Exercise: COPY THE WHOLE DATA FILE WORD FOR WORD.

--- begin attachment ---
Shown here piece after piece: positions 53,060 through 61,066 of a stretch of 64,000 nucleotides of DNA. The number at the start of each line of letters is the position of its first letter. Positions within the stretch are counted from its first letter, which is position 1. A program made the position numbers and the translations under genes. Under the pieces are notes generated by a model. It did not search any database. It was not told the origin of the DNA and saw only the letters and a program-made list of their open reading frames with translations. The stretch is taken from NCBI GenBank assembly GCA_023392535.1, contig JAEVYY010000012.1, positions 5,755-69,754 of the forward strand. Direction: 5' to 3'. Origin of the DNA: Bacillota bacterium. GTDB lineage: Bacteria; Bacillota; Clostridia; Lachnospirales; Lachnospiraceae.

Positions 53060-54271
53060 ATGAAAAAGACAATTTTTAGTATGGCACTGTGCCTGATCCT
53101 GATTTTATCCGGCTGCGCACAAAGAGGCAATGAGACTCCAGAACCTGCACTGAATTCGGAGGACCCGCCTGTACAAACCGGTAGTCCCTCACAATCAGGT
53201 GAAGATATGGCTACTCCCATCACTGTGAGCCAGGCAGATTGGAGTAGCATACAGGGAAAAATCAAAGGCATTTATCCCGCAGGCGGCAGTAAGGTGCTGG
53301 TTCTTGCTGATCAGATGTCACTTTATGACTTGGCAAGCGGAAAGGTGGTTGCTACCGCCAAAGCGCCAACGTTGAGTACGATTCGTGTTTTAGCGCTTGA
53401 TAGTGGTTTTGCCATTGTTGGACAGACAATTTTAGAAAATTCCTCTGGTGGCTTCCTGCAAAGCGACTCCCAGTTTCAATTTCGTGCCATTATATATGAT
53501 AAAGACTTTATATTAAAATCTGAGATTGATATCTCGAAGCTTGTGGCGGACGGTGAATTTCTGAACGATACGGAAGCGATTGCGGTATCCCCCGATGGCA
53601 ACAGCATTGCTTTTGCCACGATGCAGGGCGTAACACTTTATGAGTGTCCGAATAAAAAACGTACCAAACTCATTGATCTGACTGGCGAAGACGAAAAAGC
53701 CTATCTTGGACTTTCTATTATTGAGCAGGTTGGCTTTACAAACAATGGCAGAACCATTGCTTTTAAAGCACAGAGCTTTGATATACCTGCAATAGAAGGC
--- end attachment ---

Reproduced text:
Shown here piece after piece: positions 53,060 through 61,066 of a stretch of 64,000 nucleotides of DNA. The number at the start of each line of letters is the position of its first letter. Positions within the stretch are counted from its first letter, which is position 1. A program made the position numbers and the translations under genes. Under the pieces are notes generated by a model. It did not search any database. It was not told the origin of the DNA and saw only the letters and a program-made list of their open reading frames with translations. The stretch is taken from NCBI GenBank assembly GCA_023392535.1, contig JAEVYY010000012.1, positions 5,755-69,754 of the forward strand. Direction: 5' to 3'. Origin of the DNA: Bacillota bacterium. GTDB lineage: Bacteria; Bacillota; Clostridia; Lachnospirales; Lachnospiraceae.

Positions 53060-54271
53060 ATGAAAAAGACAATTTTTAGTATGGCACTGTGCCTGATCCT
53101 GATTTTATCCGGCTGCGCACAAAGAGGCAATGAGACTCCAGAACCTGCACTGAATTCGGAGGACCCGCCTGTACAAACCGGTAGTCCCTCACAATCAGGT
53201 GAAGATATGGCTACTCCCATCACTGTGAGCCAGGCAGATTGGAGTAGCATACAGGGAAAAATCAAAGGCATTTATCCCGCAGGCGGCAGTAAGGTGCTGG
53301 TTCTTGCTGATCAGATGTCACTTTATGACTTGGCAAGCGGAAAGGTGGTTGCTACCGCCAAAGCGCCAACGTTGAGTACGATTCGTGTTTTAGCGCTTGA
53401 TAGTGGTTTTGCCATTGTTGGACAGACAATTTTAGAAAATTCCTCTGGTGGCTTCCTGCAAAGCGACTCCCAGTTTCAATTTCGTGCCATTATATATGAT
53501 AAAGACTTTATATTAAAATCTGAGATTGATATCTCGAAGCTTGTGGCGGACGGTGAATTTCTGAACGATACGGAAGCGATTGCGGTATCCCCCGATGGCA
53601 ACAGCATTGCTTTTGCCACGATGCAGGGCGTAACACTTTATGAGTGTCCGAATAAAAAACGTACCAAACTCATTGATCTGACTGGCGAAGACGAAAAAGC
53701 CTATCTTGGACTTTCTATTATTGAGCAGGTTGGCTTTACAAACAATGGCAGAACCATTGCTTTTAAAGCACAGAGCTTTGATATACCTGCAATAGAAGGC